One of the greatest innovations in ski resort development has been the inclusion of terrain parks.
This aspect of skiing and snowboarding has always been with us, of course — downed trees have served as natural rails and jibs since the early days of downhill sliding — but it’s only recently that resort management has put a lot of thought into layout and design of terrain parks.
But just because every ski hill nowadays has at least a handful of man-made features for riders to play on doesn’t mean that if you’ve ridden one terrain park, you’ve ridden ’em all. Like snow flakes, no two parks are genuinely alike.
Here are 10 resorts that have some of the best — and innovative — parks in North America:
Two of the four resorts that make up the Aspen/Snowmass complex (Buttermilk and Snowmass) have a plethora of rails, boxes, pipes and other aspects of park life. At Buttermilk, there’s the centerpiece of the annual Winter X Games — a massive halfpipe with 22-foot-high walls — and there are more than 100 features spread along the X Games’ slopestyle course. Snowmass, meanwhile, has three separate terrain parks and a 22-foot halfpipe.
Bear Mountain, California
This small (195 acres) SoCal resort is almost all terrain park: 85 percent of its total area is dedicated to park life. With 174 features and 12- and 18-foot pipes, Bear was voted the country’s No. 1 terrain park in a recent Snowboarding magazine poll.
With four terrain parks, including a 22-foot pipe, spread across the resort’s five peaks, Breck, which annually hosts a stop on the winter Dew Tour, has been consistent leader in park design and development. Not only does it have two beginner parks — Bonanza and Trygve’s, the latter being a kids’ only playground — the Freeway is a pro-level park that helped earned the resort a No. 1 rating in a recent Freeskier magazine poll.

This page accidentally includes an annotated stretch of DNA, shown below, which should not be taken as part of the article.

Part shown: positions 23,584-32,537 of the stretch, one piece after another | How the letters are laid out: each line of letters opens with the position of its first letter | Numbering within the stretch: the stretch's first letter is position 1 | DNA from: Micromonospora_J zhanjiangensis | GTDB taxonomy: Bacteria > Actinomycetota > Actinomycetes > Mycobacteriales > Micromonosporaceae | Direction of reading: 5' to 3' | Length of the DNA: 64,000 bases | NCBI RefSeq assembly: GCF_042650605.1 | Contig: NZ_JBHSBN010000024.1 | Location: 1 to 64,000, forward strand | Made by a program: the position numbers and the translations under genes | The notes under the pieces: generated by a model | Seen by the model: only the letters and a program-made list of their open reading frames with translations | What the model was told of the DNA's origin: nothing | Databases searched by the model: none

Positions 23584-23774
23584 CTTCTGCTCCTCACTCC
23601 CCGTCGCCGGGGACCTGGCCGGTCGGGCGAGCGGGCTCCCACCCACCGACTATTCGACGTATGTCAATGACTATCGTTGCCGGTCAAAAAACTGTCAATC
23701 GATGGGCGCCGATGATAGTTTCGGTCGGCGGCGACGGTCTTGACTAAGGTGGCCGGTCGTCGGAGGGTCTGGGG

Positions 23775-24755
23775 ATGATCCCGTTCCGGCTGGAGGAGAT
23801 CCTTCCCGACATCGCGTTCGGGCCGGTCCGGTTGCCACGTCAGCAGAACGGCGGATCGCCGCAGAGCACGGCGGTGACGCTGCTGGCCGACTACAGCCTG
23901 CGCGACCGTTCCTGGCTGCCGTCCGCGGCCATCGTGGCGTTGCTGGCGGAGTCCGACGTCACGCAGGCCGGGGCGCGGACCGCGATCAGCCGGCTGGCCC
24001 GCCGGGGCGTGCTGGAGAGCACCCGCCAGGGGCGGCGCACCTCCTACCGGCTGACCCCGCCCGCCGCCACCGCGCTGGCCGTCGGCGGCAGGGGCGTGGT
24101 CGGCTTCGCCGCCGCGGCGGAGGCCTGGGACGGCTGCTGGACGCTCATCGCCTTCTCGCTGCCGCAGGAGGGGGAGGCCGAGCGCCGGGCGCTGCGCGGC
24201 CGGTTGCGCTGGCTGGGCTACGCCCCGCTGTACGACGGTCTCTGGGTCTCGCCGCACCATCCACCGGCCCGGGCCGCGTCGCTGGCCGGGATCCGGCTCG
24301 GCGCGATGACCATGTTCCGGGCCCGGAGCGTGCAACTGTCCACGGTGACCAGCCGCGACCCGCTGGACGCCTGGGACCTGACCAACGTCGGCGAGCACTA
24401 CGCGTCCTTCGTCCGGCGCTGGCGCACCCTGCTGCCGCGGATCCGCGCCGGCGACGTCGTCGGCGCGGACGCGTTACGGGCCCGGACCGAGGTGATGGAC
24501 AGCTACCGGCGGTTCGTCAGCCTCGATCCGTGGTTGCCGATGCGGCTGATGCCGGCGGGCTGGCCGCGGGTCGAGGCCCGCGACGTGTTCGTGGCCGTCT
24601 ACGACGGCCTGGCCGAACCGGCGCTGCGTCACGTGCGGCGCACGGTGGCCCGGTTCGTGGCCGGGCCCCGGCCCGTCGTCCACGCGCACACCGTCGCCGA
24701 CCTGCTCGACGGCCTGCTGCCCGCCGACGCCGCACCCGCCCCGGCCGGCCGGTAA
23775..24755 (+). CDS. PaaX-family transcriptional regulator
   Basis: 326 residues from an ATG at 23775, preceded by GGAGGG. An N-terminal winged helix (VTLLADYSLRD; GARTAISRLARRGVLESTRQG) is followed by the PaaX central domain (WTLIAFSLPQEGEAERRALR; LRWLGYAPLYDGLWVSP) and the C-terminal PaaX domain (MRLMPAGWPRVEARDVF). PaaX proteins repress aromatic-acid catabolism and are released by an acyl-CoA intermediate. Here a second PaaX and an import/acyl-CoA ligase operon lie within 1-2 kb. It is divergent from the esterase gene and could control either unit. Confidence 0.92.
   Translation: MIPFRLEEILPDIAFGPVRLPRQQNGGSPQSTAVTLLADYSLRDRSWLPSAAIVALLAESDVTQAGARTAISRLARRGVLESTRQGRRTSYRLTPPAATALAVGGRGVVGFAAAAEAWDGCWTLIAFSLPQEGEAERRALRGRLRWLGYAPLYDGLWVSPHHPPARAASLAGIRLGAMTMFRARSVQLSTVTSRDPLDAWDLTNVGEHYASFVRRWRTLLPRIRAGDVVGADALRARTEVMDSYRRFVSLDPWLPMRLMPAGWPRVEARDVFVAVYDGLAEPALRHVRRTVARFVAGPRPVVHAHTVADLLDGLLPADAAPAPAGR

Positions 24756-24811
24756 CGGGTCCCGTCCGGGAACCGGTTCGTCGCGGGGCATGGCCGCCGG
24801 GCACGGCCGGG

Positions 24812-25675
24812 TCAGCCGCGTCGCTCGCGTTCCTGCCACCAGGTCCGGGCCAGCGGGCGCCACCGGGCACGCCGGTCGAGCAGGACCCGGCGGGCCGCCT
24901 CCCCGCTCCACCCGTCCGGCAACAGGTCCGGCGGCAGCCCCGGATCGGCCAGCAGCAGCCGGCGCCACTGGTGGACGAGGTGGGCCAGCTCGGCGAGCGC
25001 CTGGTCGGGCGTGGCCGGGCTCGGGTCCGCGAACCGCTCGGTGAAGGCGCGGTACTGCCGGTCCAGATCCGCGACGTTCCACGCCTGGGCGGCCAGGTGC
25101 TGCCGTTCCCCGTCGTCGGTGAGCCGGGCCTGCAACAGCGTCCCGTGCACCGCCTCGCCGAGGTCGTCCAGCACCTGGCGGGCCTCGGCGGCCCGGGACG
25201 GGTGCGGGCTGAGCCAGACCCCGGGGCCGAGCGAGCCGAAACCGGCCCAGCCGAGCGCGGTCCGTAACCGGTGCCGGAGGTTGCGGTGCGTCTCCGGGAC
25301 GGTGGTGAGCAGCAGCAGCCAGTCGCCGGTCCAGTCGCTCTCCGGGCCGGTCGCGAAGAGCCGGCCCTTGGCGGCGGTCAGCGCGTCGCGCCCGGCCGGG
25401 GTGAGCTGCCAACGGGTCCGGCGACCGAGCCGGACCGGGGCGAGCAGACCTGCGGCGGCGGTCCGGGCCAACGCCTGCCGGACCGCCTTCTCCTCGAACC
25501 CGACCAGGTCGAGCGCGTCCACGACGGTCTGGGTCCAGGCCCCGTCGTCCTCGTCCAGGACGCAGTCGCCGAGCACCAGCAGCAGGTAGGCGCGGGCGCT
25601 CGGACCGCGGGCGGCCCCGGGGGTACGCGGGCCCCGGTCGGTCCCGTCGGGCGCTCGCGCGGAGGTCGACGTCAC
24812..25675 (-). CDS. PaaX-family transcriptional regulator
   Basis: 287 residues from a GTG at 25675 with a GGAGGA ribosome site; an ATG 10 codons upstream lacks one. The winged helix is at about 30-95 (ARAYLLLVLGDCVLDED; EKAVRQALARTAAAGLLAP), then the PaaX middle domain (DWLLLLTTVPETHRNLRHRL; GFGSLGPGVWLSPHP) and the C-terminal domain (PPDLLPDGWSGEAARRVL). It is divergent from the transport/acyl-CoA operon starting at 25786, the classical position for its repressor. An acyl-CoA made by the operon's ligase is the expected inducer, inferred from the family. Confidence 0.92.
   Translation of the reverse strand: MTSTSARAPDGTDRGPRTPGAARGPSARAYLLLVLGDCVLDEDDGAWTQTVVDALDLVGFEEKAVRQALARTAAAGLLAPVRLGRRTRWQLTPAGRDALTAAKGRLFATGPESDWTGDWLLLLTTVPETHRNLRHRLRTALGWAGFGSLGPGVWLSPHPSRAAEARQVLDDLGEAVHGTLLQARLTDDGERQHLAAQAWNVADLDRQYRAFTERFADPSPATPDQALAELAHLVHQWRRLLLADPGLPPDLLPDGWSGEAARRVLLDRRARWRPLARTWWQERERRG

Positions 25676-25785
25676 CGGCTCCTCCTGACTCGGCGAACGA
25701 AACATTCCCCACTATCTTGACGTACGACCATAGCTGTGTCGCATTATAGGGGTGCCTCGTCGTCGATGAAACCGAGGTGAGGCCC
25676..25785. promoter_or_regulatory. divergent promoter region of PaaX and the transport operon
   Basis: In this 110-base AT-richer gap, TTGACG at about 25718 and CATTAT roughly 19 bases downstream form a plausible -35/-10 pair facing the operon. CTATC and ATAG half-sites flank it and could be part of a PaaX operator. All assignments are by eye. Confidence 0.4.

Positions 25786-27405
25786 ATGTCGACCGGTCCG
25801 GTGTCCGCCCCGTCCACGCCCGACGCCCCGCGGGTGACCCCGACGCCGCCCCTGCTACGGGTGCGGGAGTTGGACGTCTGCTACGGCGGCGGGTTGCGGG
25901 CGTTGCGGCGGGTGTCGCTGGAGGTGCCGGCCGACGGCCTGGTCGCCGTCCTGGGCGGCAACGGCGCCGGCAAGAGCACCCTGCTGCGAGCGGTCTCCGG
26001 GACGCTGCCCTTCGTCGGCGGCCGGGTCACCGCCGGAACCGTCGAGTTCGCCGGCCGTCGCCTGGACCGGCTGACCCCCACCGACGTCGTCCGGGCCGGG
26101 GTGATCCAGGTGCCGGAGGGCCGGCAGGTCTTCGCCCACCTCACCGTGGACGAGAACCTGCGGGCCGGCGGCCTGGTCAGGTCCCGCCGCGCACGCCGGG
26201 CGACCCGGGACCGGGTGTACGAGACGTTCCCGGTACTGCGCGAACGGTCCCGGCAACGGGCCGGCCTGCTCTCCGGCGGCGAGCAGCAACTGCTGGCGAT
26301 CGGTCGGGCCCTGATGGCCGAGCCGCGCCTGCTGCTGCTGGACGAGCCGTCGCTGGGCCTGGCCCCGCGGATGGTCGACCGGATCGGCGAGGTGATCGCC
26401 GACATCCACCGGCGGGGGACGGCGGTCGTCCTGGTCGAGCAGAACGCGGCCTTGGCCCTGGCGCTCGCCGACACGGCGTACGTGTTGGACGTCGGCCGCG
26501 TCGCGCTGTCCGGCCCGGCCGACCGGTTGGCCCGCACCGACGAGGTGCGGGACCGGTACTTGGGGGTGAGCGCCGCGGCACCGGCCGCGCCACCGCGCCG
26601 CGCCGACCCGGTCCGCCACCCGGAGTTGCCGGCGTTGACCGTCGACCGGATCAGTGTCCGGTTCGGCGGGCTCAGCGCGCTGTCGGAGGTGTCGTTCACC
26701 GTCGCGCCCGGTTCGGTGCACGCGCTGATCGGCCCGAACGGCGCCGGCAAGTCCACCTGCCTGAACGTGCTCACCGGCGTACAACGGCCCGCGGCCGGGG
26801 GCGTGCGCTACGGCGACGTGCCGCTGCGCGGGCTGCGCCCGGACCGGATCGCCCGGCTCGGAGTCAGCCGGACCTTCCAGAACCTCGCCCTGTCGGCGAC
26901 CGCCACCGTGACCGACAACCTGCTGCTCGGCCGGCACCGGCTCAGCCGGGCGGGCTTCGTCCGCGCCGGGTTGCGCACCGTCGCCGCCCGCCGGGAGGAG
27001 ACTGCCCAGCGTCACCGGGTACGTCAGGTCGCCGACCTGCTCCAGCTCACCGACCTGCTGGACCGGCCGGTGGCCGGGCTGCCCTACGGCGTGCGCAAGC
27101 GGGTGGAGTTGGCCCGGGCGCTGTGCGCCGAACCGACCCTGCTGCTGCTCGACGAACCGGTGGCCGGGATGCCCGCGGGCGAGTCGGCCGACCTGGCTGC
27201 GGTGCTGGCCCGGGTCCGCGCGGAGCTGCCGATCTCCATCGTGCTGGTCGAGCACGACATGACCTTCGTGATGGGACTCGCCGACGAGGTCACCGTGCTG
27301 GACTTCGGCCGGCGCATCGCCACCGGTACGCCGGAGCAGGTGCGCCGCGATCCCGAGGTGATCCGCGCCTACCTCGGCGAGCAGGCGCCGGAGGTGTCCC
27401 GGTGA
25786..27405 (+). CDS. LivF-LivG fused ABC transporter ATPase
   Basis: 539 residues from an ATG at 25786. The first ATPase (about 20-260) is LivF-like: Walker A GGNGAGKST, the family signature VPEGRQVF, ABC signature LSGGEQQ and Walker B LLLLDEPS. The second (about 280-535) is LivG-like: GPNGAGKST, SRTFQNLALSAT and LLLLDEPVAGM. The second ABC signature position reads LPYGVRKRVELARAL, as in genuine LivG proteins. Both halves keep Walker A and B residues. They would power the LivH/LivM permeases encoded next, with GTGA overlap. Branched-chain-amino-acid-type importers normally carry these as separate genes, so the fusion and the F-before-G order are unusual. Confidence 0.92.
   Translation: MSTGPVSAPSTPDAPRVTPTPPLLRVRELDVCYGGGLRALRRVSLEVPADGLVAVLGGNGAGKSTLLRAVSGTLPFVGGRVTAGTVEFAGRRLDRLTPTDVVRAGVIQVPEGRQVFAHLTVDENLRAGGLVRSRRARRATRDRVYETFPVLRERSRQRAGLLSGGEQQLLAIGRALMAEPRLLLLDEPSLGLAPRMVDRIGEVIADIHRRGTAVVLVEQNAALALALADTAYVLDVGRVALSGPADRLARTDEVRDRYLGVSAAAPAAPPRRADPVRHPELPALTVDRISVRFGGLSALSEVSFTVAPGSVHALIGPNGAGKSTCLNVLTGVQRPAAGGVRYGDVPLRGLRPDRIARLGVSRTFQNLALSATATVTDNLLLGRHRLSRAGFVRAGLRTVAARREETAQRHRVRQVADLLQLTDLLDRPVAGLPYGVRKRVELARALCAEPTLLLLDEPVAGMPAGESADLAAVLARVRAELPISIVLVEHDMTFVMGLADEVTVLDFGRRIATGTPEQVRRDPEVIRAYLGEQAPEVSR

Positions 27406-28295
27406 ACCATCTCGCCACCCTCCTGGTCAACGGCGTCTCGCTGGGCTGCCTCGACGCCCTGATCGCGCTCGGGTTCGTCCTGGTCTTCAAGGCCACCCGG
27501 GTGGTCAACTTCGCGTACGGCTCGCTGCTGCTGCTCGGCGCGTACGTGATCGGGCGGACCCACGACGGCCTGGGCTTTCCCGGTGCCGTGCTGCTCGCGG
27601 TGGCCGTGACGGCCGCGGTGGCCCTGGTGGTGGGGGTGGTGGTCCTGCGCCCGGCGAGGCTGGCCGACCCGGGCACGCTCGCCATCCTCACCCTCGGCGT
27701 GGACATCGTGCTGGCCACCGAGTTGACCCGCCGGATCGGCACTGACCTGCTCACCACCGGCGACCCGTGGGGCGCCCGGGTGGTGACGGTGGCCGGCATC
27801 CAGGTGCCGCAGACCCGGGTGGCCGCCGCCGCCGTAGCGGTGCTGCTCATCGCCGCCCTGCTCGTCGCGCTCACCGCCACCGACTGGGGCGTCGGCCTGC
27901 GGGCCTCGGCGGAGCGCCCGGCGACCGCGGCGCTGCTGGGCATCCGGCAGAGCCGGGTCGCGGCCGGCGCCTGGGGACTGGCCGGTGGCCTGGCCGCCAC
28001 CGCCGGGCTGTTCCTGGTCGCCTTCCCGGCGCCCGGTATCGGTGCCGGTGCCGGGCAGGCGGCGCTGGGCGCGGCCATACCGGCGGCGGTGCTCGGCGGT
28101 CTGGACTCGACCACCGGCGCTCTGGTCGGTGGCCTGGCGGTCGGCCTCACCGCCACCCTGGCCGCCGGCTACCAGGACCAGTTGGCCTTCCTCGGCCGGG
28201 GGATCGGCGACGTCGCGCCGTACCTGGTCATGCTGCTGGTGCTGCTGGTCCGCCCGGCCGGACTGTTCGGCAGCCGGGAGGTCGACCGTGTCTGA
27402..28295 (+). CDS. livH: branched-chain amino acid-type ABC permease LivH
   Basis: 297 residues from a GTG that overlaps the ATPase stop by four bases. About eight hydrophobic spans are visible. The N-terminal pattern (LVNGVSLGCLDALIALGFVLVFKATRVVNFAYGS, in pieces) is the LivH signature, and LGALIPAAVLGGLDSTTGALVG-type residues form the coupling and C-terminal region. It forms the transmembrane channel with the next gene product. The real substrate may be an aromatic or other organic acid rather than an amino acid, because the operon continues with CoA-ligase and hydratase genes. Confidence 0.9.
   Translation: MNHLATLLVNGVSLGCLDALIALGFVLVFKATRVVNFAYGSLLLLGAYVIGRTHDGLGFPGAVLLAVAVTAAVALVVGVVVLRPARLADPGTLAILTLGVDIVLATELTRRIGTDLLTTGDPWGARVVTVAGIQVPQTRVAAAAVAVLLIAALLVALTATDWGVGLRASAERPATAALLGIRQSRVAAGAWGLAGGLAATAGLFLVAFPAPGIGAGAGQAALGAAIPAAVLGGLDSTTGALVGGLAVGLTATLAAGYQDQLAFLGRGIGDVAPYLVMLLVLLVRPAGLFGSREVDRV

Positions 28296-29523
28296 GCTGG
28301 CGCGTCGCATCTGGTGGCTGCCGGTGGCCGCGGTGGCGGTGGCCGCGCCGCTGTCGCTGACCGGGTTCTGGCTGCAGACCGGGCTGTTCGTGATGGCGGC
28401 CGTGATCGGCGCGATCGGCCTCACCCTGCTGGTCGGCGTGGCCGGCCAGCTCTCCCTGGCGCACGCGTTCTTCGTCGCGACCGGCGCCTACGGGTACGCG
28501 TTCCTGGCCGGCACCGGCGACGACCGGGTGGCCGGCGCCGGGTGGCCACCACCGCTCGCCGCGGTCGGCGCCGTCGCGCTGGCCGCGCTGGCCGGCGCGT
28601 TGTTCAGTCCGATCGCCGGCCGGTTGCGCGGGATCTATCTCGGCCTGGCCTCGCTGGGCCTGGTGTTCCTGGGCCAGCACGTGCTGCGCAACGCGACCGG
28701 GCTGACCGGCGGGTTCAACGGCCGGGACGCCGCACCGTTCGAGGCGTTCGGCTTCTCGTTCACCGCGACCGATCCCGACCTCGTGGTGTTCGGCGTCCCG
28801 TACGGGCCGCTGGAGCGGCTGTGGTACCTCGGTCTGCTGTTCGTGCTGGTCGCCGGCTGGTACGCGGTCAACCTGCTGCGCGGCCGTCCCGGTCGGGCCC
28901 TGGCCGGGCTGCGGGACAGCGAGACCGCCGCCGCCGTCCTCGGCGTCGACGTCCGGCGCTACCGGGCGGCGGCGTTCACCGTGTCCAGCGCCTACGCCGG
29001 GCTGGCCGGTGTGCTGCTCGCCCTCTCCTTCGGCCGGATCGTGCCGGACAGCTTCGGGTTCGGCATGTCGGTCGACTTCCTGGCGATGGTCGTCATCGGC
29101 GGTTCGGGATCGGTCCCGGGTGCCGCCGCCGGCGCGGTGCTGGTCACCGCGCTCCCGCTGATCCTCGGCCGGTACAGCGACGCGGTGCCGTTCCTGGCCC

The 60-acre complex known as A51 is a jibber’s paradise with 116 features. A51 is made up of a half dozen separate terrain parks, ranging from kids’ only area to progression park to a pro setup; contains a 12- and an 18-foot pipe, and has its own dedicated lift.
Mammoth Mountain, California
Mammoth Unbound, as its collection of nine terrain parks is collectively called, has been always been in the forefront of park design and culture. The pro-level Main Park has 10 massive jumps and a dozen huge jibs that will test the skill — and the nerves — of the best. In all, Mammoth Unbound covers 64 acres, has 109 features and contains two large pipes, one with 18-foot walls and another 22-foot walls.
Mount Snow, Vermont
The 100-acre Carinthia face of this four “face” resort is totally devoted to park life, with 170 features and New England’s largest pipe (18-foot walls) spread over eight parks. Two of the parks deserve special mention: The Farm, which features jibs inspired by the local agricultural scene (barns, horse trailers, sugar shacks, etc), and Inferno, which has been the site of Winter X Games and Dew Tour competitions.
With more than 200 features spread over 58 acres and seven parks and an 18-foot superpipe, Northstar’s layout has something for every park rat. Of special interest are the Ripperoo Riglet Park for 4- to 6-year-old rippers and the Burton Progression Park, where those new to the game can learn their skills in a comfortable environment.
Seven Springs, Pennsylvania
Three things stand out at this small hill (285 acres and 750-foot vertical): It has seven parks with 86 features; it has the only 22-foot pipe in the eastern United States, and a park (The Streets) that has features — handrails, wallrides, stairsteps — inspired by the architecture of nearby Pittsburgh.
Sierra has several beautiful, perfectly built jump lines among its six parks; it also has a mid-size halfpipe (the only one in the South Lake Tahoe area) and a skier/boardercross course. And every Tuesday, riders can submit their ideas on new and/or improved design features to the park crew.
Whistler Blackcomb, British Columbia
Although not the home of the pipe and park competition of the 2010 Vancouver Winter Olympics — those events were held closer to town at Cypress Mountain — Whistler nonetheless has huge presence in the freeriding game, with five terrain parks spread over its two mountains, a 22-foot pipe and a permanent skier/boardercross course. The slopestyle course at the Nintendo Highest Level park is the one used in the World Skiing Invitational/Association of Freestyle Professionals World Championships a few years ago.